Direct indexed information is the category most familiar to practically anyone that uses the web.  It is information that has been picked up and indexed by a search engine and, with the correct search techniques, can be narrowed down to particular people, places and things.  Indexed information typically ends up on the web through three different paths:

Deliberate – Deliberate information is information that is on the web because of the direct interaction of an entity with a web resource.  This could be information that is publicly available because of social sites, website registration, or signing on to public newsgroups and forums. 

Accidental (Through fault of the information Owner) – Often times information is deliberately provided, but the provider of the information didn’t realize that the information would be publicly searchable.  Facebook is a perfect example of where, by not understanding ALL the privacy implications of use, users (or their friends) often provide way more details, photos, or location information than is intended, desirable, or realized.

Accidental (Through fault of the information Custodian) – Very large data breaches are far too common these days.  The reality is that they have been very common for years and years, but focus has only recently been turned towards the size, and frequency of breaches.  Aside from breaches, however, “information leakage” is not at all uncommon.  Information leakage is where a website or internet resource unintentionally will provide more information than the user, or the owner, realize. There are teams of people, advertisers, and intelligence gathering entities that  look for information leak and harvest the results.

Dark (or Deep) Web information sounds very “techie” and mysterious, but in reality simply describes the large portions of the web that contain information that is not indexed by search engines.  Typically these are databases of information that are accessible from a website, registration information, attendance and membership databases and information of that nature.

The challenge with OSI is to compile information both from direct indexed resources and dark web resources, and then correlate and narrow the information so that it accurate to the particular entity that is being researched.  A thorough manual search can be performed using the “cheat sheets” provided with this book.  The challenge is that aggregation, correlation and verification can take many hours.  There are tools available to an attorney that speed up the process.  LexisNexis offers access to a static database through the Accurint tool (http://www.Accurint.com), and Westlaw (http://www.Westlaw.com) also provides static database information as well.  There are any number of smaller sites that offer various degrees of information through static databases. 

Static information can quickly become inaccurate or stale, and there are tools that fill the niche for automated research.  Vidoc Razor maintains such a tool (If you are an attorney, you can request a login at: http://www.vidocrazor.com/RSInfo.php) that actively mines “live” social information, media and publications, photos, as well as location and known relations and associate information.  The information is then aggregated, correlated, and a baseline validity check performed.  The information is available for filtering and refining from a single point, and custom reports can be generated.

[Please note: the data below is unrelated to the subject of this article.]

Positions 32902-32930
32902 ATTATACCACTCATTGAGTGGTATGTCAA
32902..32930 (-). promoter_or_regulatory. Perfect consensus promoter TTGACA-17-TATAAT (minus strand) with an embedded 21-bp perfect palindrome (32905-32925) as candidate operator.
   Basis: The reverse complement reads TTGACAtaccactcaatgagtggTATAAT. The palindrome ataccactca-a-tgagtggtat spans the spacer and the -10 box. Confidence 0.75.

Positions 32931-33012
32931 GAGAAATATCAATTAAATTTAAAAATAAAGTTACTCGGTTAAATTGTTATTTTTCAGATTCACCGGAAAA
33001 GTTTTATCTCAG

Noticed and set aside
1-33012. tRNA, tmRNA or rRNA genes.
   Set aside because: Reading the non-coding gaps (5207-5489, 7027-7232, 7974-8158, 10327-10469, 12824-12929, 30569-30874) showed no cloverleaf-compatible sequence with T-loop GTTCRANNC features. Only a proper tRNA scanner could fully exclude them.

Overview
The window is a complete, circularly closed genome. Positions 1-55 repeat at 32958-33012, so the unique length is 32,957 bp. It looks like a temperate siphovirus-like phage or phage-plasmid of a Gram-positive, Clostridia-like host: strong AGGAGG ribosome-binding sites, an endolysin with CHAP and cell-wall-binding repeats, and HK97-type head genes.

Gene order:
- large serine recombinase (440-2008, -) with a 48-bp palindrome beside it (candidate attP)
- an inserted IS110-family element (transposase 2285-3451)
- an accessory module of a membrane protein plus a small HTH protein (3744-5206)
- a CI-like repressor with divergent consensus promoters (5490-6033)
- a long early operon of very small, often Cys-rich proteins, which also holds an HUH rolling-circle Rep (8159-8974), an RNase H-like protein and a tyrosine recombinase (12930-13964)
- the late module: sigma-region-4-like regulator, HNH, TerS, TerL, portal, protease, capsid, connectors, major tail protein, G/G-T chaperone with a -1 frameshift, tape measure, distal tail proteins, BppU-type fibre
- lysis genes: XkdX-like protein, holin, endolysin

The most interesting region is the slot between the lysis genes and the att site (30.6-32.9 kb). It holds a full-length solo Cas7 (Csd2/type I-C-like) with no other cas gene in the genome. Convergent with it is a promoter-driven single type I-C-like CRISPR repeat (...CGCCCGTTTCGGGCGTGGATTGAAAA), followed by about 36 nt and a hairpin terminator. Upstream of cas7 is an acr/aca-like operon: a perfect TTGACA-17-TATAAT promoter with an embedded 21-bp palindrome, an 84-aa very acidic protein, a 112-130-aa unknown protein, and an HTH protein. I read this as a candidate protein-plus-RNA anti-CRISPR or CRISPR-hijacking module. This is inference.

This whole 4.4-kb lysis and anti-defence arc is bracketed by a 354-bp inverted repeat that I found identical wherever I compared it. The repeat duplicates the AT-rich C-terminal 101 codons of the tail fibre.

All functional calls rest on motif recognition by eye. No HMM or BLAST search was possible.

Whether using manual techniques, static databases, or automated approaches, the nature of OSI is important to keep firmly in mind:  it is fluid.  The information “lives” and changes as people live and change.  It is also contradictory; some OSI is incredibly volatile and can “evaporate” without warning, while other OSI is incredibly persistent, and will stay available through harvesting techniques even when the information owner is actively trying to remove it.  Any information derived from any of the harvesting techniques discussed must be verified before action is taken on it.


Weekly Highlights: December 6, 2013

December 5, 2013

Hacker Server Storing Two Million Pilfered Passwords

(From: Ars Technica)  Researchers have unearthed a server storing more than two million pilfered login credentials for all kinds of user accounts, including those on Facebook, Yahoo, Google, Twitter, and a handful of other websites.  While some have initially stated that the password compromises were primarily against the Netherlands, further research showed that the reason for the Netherlands showing so prominently was because the information was filtered through “Command and Control” bots.

Article is HERE.

Lawyer Can’t Grill ISP Over Online Defamation

(From: Courthouse News)  A California-based lawyer alleged defamation and copyright infringement with respect to the use of his photo without permission.  The lawyer filed suit against the ISP, and the Judge, while refusing to dismiss on the basis of safe harbor, granted the ISP’s motion based on the lawyer’s failure to show copyright ownership.

Article is HERE.

A Spurned Techie’s Revenge: Locking Down His Ex’s Digital Life

(From: Ars Technica)  Revenge porn is just the tip of the iceberg when it comes to cyber-domestic abuse.

Article is HERE.

Encryption Made Easy: A Primer for Mac Users

(From: Law Technology Today) This article describes the steps to encrypt documents, folders, hard drives, external drives, and backup devices using Mac OS X Mountain Lion.  Most capabilities described in this article can be found on other versions of OSX, as well.


Weekly Highlights: September 17, 2012

September 17, 2012

Things You Might Have Missed Last Week

(Highlights in legal, forensics, and electronic discovery news for the past week)

Interesting Electronic Evidence Cases

Inhalation Plastics, Inc. v. Medex Cardio-Pulmonary, Inc., No. 2:07-CV-116, 2012 WL 3731483 (S.D. Ohio Aug. 28, 2012)

The defendant inadvertently produced almost 350 pages of email. Even though, after in camera review, the court found that many of the produced materials were “within the ambit of attorney-client privilege”, the court found that privilege had been waived.

Weekly Highlighted Article

From E-Discovery Beat:

Experts Consider E-Discovery Implications of New ABA Ethics Rules Amendments

From BowTieLaw.com:

Forensically Examining a Lawyer’s Computer

Electronic Evidence News

Twitter Gives Occupy Protester’s Tweets to U.S. Judge

Court Issues 20-Year Product Injunction in Trade Secret Theft/eDiscovery Sanctions Case

Samsung Flexes Litigation Muscles at Apple Ahead of iPhone 5 Launch-Again